In the Details
While thoughts of surfing may evoke summertime and warm, sandy beaches, there also exists an entirely separate sect of surfers who brave sub-freezing temperatures to catch waves on frigid waters. "Cold-water surfing" has become the alternative for die-hard surfers who have moved to a cooler climate or who are looking to catch a wave on a less crowded shore. And the British company Finisterre has set itself the challenge of providing gear that serves these hardcore athletes—including, most recently, the world's first surf knife designed specifically for the brutal conditions of freezing waters.
The knife marks a new direction for Finisterre, which is looking to expand from clothing into tactical equipment. So it enlisted the help of the skilled knife-smiths at Joseph Rodgers and Sons, based in Sheffield, England. "This was a new product for them and they relished the challenge," says Ernest Capbert, Finisterre's marketing director. "After specializing in folding knives and cut-throat razors for centuries, it was a nice change for them to experiment with new ideas and create a new model of knife."
To make an effective cold-water surf knife, the two companies had to focus on the symptoms one experiences when confronted with stage-two hypothermia, such as muscle miscoordination, labored movements and contracted blood vessels, which make it hard to use tools quickly and accurately. The Finisterre design team drove across the country to work in-house with Joseph Rodgers and Sons for six months, sketching and ideating potential designs.
"Some of the earlier sketches featured saws, simple triple-blade editions, built-in fin keys, separate bottle- and tin-opener blades, a cork handle and various lanyard and clip styles," Capbert explains. "In the end, we opted for a two-blade knife—a simple multi-use blade and an additional blade that could handle a flat head, tin opener and bottle opener in one." The 3/32 hex fin key was removed from the main knife and an "easy pull" loop was added, making the blade more accessible in the harshest conditions.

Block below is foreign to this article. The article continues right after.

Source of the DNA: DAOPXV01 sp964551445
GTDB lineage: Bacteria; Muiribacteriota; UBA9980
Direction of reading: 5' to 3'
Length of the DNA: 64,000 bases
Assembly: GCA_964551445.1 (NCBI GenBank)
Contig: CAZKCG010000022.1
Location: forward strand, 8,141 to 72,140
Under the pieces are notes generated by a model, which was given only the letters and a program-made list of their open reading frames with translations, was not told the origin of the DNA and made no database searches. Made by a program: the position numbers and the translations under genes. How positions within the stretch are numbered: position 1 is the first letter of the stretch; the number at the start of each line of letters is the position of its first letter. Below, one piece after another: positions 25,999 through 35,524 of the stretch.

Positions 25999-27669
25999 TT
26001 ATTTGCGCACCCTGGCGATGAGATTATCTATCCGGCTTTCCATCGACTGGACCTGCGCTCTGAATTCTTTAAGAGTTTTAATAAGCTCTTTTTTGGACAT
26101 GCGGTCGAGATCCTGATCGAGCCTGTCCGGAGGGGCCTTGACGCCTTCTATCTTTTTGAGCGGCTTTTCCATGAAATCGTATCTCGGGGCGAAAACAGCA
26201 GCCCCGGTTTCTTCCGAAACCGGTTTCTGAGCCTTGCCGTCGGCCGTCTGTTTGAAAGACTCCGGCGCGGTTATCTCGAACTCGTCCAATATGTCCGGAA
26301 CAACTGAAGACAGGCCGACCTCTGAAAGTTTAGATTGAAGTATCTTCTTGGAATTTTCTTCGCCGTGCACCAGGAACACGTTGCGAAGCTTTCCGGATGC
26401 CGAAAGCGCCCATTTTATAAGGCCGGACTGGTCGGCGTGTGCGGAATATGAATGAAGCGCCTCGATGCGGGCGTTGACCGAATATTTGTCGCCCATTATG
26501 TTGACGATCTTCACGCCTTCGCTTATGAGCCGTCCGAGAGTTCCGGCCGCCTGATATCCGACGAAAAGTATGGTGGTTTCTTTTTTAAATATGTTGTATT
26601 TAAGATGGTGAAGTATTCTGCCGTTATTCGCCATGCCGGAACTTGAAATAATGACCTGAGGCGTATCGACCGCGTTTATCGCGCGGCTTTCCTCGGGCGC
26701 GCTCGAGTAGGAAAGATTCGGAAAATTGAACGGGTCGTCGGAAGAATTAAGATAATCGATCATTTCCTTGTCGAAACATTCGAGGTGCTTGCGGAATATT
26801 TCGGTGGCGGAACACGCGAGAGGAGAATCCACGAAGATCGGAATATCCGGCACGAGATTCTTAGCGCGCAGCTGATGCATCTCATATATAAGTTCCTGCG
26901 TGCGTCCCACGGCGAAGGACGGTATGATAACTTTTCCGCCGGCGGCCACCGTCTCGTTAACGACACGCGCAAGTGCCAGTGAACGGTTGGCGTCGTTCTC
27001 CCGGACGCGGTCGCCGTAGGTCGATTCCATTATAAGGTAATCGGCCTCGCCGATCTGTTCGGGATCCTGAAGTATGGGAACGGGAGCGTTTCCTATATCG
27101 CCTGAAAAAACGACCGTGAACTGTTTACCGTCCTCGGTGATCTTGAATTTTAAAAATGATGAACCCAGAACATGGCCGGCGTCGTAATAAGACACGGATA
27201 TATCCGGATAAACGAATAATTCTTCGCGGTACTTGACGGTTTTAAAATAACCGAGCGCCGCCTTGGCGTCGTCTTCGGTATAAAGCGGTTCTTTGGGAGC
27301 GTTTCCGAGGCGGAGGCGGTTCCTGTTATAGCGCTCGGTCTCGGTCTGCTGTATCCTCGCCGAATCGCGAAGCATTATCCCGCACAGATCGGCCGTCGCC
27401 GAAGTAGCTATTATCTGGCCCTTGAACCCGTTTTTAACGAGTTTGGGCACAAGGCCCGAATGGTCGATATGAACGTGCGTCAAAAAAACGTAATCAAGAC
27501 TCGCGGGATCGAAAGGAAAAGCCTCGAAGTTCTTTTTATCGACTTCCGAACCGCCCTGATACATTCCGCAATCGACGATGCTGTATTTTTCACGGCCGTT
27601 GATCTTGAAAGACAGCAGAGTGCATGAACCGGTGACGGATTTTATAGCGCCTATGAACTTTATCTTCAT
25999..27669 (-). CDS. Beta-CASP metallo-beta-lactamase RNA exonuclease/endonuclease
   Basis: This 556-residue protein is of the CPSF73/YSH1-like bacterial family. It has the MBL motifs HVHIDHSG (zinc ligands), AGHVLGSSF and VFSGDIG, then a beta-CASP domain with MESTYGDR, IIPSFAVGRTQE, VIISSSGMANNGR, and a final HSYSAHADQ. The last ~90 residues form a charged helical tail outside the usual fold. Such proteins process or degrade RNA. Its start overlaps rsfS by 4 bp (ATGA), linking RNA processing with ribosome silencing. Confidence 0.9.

The knife blade and fin key are made of 420S45 high-carbon stainless steel, hardened to 51-55 on the Rockwell scale. The decision to go with stainless steel was not an easy one. Carbon steel blades hold a very sharp edge, but are brittle and can rust and dull quickly, needing extra care and sharpening. While stainless isn't as hard and is more difficult to sharpen, it doesn't rust. For Finisterre, the 420S45 high carbon stainless struck the perfect balance.
A prototype being tested on a can of beans
Two prototypes, with lanyard hole changes and different cords being considered
Here, the tool blade has been laser-cut, hand-shaped and die-stamped and is now ready for fitting.
All the elements were pieced together, cleaned and polished by hand
The final knife packaging
Joseph Rodgers and Sons supervised the knife manufacturing, a process that spans a few days for each knife. Each blade is first laser-cut, die-stamped and shaped by hand before the metal is cut and cleaned for assembly. The FSC-approved oak handle is loosely cut to form, then hand-riveted with brass. Next, each knife and fin key is sanded down and shaped by hand to match the original sample, and then there is additional extra-fine sanding and polishing. Finally, the knife is oiled and treated, and then placed in a template mold to be laser-marked and numbered.
But getting the manufacturing right was the easy part. "The main challenge was sticking to our brief," Capbert says. "Without a clear starting point we could have easily strayed into other areas. With such a lengthy process comes the ability to be influenced by other design ideas. We could have just as easily designed several knives all looking very different but each just as functional. A lot of these ideas have been held back for future designs."
Since this knife was a first for Finisterre, the company decided to make it in a limited-edition run of 100, which quickly sold out. Finisterre is now back in talks with Joseph Rodgers and Sons about extending the collaboration—and about letting the team re-explore some of the design ideas it had to set aside the first time. "Rather than simply remake it and exploit sales, we would much rather create a completely new version," Capbert says.